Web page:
Limitations

The main limitation of this study was the correct replication of existing models. The reason external validation rarely occurs is that many published models lack certain details such as how to define variables, as code lists are often not published. As a best practice patient-level prediction models should provide full definitions for all variables in the model and provide the model. We used the model’s variable definitions when published, but when these were not available, we used our own code sets to define the variables. Another limitation in this study is the limited target populations investigated. We chose females aged 65 or older with no prior stroke as that was the intersection of criteria used when developing the five existing stroke models but we also wanted to see the impact of restricting to older patients (as many models use age as a variable), so we included a second target population of all females with no prior stroke. In future work it would be interesting to investigate the performances of the models across many different target populations. Finally, although OHDSI contains a large network of databases, it may not be possible to validate every prediction model on each of the databases within the network. For example, some databases may not contain the criteria used to identify the target population (e.g., if the target population required a specific measurement), may not have certain predictors recorded or may not have the outcome recorded (e.g., if the outcome requires an inpatient record but the data only contain outpatient records). The databases may also have insufficient observation time (e.g., a model predicting 10-year risk of stroke may not be suitably evaluated in US claims data such as Optum claims where only 13% of patients have 5+ years of observation). Future work needs to be done to investigate how to interpret the results of external validation across heterogeneous datasets.

Conclusion

In this paper we demonstrated the ability to scale-up external validation by using a collaborative network where researchers share a common data structure. The existing prediction models were validated on 9 databases across 5 sites within 2 months. We recommend that researchers utilize the OHDSI network to externally validate their models at scale across multiple datasets to gain insight into the generalizability and/or transportability of their models.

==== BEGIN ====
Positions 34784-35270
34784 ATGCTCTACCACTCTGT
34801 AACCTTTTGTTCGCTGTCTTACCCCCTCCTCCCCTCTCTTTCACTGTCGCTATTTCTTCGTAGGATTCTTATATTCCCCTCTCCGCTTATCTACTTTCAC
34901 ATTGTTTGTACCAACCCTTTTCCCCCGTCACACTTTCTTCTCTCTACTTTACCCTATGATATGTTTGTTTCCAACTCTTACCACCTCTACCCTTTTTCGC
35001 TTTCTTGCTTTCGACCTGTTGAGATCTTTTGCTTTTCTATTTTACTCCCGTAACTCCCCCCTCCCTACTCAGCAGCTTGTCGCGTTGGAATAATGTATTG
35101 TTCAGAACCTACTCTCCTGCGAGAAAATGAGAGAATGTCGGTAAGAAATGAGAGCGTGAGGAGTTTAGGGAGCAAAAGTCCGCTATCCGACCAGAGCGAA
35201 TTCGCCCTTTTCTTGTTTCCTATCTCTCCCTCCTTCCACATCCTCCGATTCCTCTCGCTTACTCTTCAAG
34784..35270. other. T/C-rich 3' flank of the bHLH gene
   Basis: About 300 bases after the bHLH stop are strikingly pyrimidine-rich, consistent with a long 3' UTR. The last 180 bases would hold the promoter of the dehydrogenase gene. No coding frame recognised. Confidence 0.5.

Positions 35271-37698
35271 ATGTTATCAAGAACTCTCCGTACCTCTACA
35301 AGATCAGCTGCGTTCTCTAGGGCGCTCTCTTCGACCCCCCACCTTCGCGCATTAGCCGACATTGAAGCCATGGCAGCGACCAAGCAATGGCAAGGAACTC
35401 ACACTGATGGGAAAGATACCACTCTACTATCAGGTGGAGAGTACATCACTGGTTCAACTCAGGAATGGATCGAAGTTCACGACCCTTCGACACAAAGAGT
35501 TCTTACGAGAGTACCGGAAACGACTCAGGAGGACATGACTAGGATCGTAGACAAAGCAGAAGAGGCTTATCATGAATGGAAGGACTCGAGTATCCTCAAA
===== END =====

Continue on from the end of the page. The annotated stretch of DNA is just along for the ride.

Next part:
In addition, the results show that the existing stroke in atrial fibrillation models do not perform well at predicting stroke in the target population of older females in datasets we investigated. This prompts further research into whether a better model can be developed.

Availability of data and materials

The Optum, IBM CCAE, IBM MDCR, and IBM MDCD data that support the findings of this study are available from IBM MarketScan Research Databases (contact at: http://www.ibm.com/us-en/marketplace/marketscan-research-databases) and Optum (contact at: http://www.optum.com/solutions/data-analytics/data/real-world-data-analytics-a-cpl/claims-data.html) but restrictions apply to the availability of these data, which were used under license for the current study, and so are not publicly available.

Due to ethical concerns, supporting data cannot be made openly available for the CUMC, STRIDE and AUSOM datasets.

Abbreviations

ATRIA:

Anticoagulation and Risk Factors in Atrial Fibrillation

AUROC:

Area under the receiver operating characteristic

AUSOM:

Ajou University School Of Medicine

CCAE:

IBM MarketScan® Commercial Database

CHADS2 :

Congestive heart failure, Hypertension, Age > 75, Diabetes, prior Stroke/transient ischemic attack

CHD:

Coronary heart disease

CUMC:

Columbia University Medical Center’s

ECG:

Electrocardiogram

eGFR :

Estimated glomerular filtration rate

EMR:

Electronic medical records

ESRD:

End stage renal disease

HDL :